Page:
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The Revolution Reaches Egypt’s State Run Media

April 8, 2011

There are many changes in the state run media. But what will they mean within the larger media ecology?

I blogged recently about the role of state media in post-Mubarak Egypt and the possibility it was being made more independent. Official changes were announced March 30 and they were sweeping: 17 new people have been appointed to chairmen of board and chief editor positions in seven state newspapers.

There are two main reasons for the changes. First, many of the people being replaced were considered to be Mubarak appointees, and particularly cronies of his son Gamal. Second, there’s been a significant decline in revenues at the state media over the last decade as they have failed to successfully compete with independent and international news media.

The most significant change has been at the flagship state newspaper Al-Ahram where Abdel Moneim Said, one of Gamal Mubarak’s closest aides, was ousted as chairman of the board and replaced by Labib al-Sebai, an award winning journalist who had reportedly been denied promotion for his independent views.

Even more significant is the replacement of editor in chief Usama Saraya by Abdel Azim Hamad a political commentator with Arab nationalist sentiments who left Al-Ahram a few years ago to edit the independent Al-Chorouq.

Usama Saraya was the poster child for sycophantic journalists. He was the genius who authorized in 2009 the Photoshopping of a photograph of world leaders to put Mubarak in front. He later defended the practice in a column in Al-Ahram saying it was an “expressionistic” photo “a brief, live and true expression of the prominent stance of President Mubarak in the Palestinian issue, his unique role in leading it before Washington or any other” (as he told The Guardian) rather than portray the actual order in which the men walked, which was set by protocol (i.e., as host of the Sharm al-Sheikh conference, Mubarak politely allowed the others to precede him out of the room).

Under Saraya’s editorship, Al-Ahram initially ignored the protests, then defamed the protesters as hooligans bought with foreign funds, then–hours after Mubarak resigned l–headlined the paper “The people ousted the regime.” He subsequently apologized to “the Egyptian people” for the years of propaganda.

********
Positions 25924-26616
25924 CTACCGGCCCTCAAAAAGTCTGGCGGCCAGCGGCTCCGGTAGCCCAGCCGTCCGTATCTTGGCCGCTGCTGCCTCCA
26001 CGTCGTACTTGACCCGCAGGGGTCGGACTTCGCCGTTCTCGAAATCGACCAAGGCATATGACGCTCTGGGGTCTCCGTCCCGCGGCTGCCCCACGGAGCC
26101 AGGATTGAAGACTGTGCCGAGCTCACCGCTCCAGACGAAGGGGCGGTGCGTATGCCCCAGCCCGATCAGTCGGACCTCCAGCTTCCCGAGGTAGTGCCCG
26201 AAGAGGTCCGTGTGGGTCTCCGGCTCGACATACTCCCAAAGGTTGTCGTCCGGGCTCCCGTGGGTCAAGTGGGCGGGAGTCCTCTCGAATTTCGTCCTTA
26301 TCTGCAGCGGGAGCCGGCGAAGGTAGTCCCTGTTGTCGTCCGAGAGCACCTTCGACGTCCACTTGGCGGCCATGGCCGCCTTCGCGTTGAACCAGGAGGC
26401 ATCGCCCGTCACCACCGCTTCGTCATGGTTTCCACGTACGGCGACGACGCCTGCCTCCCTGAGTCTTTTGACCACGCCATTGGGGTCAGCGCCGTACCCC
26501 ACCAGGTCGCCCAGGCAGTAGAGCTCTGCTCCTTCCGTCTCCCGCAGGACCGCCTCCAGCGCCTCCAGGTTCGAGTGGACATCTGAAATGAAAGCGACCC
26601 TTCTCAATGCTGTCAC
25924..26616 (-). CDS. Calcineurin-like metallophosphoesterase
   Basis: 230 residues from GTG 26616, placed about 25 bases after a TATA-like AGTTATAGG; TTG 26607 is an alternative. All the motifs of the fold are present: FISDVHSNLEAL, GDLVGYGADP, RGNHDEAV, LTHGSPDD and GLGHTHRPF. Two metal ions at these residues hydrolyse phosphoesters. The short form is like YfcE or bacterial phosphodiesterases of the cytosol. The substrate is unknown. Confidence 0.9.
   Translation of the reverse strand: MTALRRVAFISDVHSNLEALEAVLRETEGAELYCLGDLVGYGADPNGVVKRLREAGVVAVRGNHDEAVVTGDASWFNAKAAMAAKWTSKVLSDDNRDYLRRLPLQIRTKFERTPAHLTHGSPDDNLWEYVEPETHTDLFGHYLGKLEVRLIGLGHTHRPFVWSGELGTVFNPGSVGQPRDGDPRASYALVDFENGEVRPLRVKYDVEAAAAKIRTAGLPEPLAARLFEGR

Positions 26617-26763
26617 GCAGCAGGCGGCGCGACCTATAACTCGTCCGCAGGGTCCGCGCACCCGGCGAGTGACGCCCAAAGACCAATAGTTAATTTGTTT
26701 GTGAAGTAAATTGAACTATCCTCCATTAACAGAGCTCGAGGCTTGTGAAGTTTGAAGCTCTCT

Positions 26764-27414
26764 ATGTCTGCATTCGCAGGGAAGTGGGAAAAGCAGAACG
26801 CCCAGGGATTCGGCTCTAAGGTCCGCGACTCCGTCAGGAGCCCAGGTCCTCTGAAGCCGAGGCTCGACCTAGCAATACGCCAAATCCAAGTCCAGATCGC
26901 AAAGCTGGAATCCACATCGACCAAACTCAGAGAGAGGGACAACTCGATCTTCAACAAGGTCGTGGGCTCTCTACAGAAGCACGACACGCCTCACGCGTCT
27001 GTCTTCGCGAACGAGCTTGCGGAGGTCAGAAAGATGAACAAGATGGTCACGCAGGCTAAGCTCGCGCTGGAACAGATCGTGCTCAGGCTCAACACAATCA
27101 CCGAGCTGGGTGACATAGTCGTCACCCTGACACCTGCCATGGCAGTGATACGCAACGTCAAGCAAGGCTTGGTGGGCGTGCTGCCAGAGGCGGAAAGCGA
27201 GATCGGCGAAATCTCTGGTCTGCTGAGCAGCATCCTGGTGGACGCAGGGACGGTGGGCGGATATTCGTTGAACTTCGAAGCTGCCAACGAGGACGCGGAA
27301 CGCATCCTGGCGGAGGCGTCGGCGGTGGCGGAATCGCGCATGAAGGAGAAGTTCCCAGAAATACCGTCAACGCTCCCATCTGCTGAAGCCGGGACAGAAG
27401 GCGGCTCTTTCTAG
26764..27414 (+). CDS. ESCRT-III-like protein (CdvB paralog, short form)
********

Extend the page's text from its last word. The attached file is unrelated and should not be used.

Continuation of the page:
The shake-up extended to state television, where Ibrahim Kamal al-Said replaced Abdel Latif al-Manawy replaces as head of Egyptian TV’s newsroom. Nihal Kamal was appointed head of state TV and Ismail al-Shishtawy al-Iraqi was appointedhead of State Radio.

Newspaper and  magazine Ruz al-Youssef has three new leaders. Board chairman Karam Gabr, a former NDP representative on the Shura Council, has been replaced by Gamal Al-Madul. Independent journalist Ibrahim Khalil was appointed as editor-in-chief of the paper and Usama Salama replaces replacing Abdallah Kamal as editor-in-chief.

Adil Abdel Aziz was appointed as the chairman and editor-in-chief of the Middle East News Agency (MENA), replacing Abdallah Hassan.

Helmy al-Namnam was appointed editor-in-chief of Al-Hilal, a monthly magazine, founded in 1892.

Gamal Abu Bey was appointed editor-in-chief of Al-Massa daily.

Many of the people being replaced were allies of Gamal Mubarak, or had close ties with the regime. But their replacements are mostly journalists with long histories of working within state media.

What this line-up suggests to me is that the government is seeking to cut obvious ties with the former regime, but not necessarily change the basic role of state media as a voice of the state. On the other hand, in the face of competition from increasingly less-censored independent media, will they be able to revive their flagging revenues if they don’t alter their position?

“The new names indicate that the government is responding to the demands of the revolution by removing all corrupt journalists who transformed the state-owned media that belongs to the people into a platform to serve the former regime,” said Salah Abdel Maksoud, chargé d’affaires of Egypt’s Journalists’ Syndicate.

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